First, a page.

Thursday, April 12, 2012

Attack of the Food Allergies!

I've known I was allergic to peanuts and subsequently avoided them for more than a decade. For most of that time I had no accidental exposure and therefore no reactions. That all changed last year.

In May 2011 I had a mild reaction when a spoon that had been used for peanut butter was only rinsed instead of washed before it was used for my food. I went to the ER because I was itchy all over and because someone who saw it informed me of the contamination. They gave me an epi pen "just in case it happens again," but I was sure it wouldn't. I was so wrong. 2 weeks later, I unknowingly ate an entire meal cooked mostly in peanut oil. This time, the epi pen got me to the hospital safely and saved me from intubation, but I was still admitted overnight and pumped full of more steroids, Benadryl, and breathing treatments than I thought possible. After surviving that, I began always asking about peanut ingredients before eating anything.

However, I made one very stupid mistake. I had eaten several things that said "processed on the same equipment used for peanuts" in the past and never had a reaction so I continued doing that. I suppose it was only a matter of time before some peanut fragment jumped in my bag of walnuts. A matter of 10 months, in fact.

A few weekends ago I was itchy for 48 hours straight. I think the guy working at subway got out a peanut butter cookie for another customer and did not change his gloves before touching the veggies and making my sandwich. I didn't see it but it's the only place I could have been exposed that day and the only logical explanation.

Last night I ate some walnuts before bed. The bag said they were processed in a plant that also processes peanuts. Go figure. This morning I woke up with a rash that covered my body from my scalp to my feet, literally head to toe. Luckily it was a fairly mild reaction so I haven't had any throat-closing symptoms. I went to the doctor and got the medicine I need, plus some Aveno oatmeal bath.

I recently discovered I love tree nuts (I'm not allergic to those because peanuts aren't technically in the nut family) and almond butter is probably the best thing that ever happened to my taste buds. Unfortunately, it looks like my peanut-free diet will end up being a tree-nut-free diet as well since they're usually processed on the same equipment.

I don't understand this at all. Peanut allergies are known for being common and deadly so why in the world are they used with other foods so often?! Companies and restaurants who allow this are cutting out a significant amount of potential customers and that's just bad business.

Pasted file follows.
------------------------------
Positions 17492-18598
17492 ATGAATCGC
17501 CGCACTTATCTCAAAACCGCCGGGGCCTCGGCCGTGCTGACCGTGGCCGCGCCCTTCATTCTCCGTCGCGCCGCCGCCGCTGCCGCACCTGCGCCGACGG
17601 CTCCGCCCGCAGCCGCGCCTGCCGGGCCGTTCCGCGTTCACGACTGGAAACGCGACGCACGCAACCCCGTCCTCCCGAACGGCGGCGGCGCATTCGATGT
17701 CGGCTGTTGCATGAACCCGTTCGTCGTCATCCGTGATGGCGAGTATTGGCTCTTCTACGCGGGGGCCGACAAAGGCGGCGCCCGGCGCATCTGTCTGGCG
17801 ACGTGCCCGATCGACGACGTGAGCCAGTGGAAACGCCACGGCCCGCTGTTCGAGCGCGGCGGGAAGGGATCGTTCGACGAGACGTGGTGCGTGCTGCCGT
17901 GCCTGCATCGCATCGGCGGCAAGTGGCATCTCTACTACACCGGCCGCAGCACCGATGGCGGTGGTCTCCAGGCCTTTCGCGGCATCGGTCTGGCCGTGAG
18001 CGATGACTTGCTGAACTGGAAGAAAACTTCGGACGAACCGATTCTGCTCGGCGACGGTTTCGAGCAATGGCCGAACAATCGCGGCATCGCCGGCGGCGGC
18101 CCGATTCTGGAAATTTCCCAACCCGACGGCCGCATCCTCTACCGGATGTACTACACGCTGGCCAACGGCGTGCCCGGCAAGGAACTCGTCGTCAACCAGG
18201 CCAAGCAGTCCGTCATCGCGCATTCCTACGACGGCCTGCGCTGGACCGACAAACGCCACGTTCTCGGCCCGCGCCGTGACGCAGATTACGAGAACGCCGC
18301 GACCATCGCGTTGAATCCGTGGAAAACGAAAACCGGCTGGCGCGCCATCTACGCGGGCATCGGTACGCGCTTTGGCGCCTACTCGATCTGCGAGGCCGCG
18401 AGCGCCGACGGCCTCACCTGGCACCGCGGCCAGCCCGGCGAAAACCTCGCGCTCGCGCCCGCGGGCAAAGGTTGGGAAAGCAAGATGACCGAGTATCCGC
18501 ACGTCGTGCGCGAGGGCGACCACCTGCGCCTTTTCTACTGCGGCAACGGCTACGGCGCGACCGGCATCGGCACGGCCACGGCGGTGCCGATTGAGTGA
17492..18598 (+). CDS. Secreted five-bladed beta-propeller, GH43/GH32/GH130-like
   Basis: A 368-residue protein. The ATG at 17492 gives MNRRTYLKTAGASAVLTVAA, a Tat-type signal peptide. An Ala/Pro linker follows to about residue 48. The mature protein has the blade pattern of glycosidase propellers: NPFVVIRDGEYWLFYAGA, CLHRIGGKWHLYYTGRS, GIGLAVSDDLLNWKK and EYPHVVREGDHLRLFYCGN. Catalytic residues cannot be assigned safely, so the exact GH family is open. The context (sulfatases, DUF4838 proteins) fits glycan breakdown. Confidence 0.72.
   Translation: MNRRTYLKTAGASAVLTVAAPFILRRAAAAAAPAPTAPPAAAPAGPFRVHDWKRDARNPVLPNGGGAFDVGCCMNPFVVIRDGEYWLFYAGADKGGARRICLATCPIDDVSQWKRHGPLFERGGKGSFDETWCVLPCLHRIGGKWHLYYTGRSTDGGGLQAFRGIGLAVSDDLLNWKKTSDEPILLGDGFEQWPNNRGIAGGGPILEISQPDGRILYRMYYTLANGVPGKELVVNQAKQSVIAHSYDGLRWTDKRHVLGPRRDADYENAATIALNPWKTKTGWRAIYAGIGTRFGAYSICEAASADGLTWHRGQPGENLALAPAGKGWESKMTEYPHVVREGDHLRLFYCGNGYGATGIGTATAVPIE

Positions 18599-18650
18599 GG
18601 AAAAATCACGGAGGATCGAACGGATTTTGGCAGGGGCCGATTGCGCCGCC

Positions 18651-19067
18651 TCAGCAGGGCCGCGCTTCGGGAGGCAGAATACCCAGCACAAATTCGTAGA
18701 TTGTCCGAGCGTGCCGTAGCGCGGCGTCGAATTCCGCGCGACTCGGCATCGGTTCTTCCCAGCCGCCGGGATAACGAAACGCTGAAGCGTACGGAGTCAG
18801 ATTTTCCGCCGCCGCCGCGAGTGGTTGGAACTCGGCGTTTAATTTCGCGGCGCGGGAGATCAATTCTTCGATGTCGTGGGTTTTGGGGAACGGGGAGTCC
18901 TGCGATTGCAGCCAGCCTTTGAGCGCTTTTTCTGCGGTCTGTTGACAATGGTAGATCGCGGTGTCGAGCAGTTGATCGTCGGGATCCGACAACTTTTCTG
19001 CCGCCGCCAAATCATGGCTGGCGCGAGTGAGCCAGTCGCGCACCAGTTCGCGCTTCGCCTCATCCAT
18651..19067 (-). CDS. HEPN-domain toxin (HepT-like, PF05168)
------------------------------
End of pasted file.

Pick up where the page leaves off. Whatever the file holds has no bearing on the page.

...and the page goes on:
I hope to find some safe tree nuts locally at the farmer's market or maybe at Whole Foods. If it comes down to making my own almond butter, I will (as long as I can find safe almonds). I just don't think it should be so difficult for someone with one of the most common and deadly allergies in existence to eat without worrying about death. Is that so much to ask?!

Okay, I'll get off my soapbox now. Back to vegan talk. I already appear to be a picky eater because of my vegan needs. Add in the questions about peanut ingredients every time I go out to eat, and I come across as a huge problem child. Oh well. I suppose a living problem child is better than a dead customer, right?

Time to go figure out a way to start a movement to convince companies to process peanuts and tree nuts separately and to convince restaurants to use a safer type of oil for cooking!

Walking in Memphis

A couple of weeks ago I wrote a fantastic blog post.'ll just have to take my word for it because when I was almost done with it, I accidentally deleted it. I was so devastated I didn't try it again until now. Here's my best attempt at recreating it or at least the idea of it:

Moving to a new city is a big change. Leaving all of your family hours away is hard and scary. Starting a new job is stressful. Going from vegan woman with a cat in a one bedroom to vegan woman, meat-and-dairy-loving fiancé, cat, and dog in an only slightly bigger one bedroom is....a hard, scary, stressful big change with an extra dose of overwhelming. Doing all of this in less than 24 hours? Only a crazy person would do that! Well, you can call me Ms. Crazy (soon to be Mrs. Crazy). On Sunday, March 18th, we left Nashville with a full U-Haul and replanted my life in Memphis (technically Cordova). The next morning, less than 24 hours after locking up my first "big girl apartment" and leaving it behind, I started my new job on the busiest day they'd ever had at the office.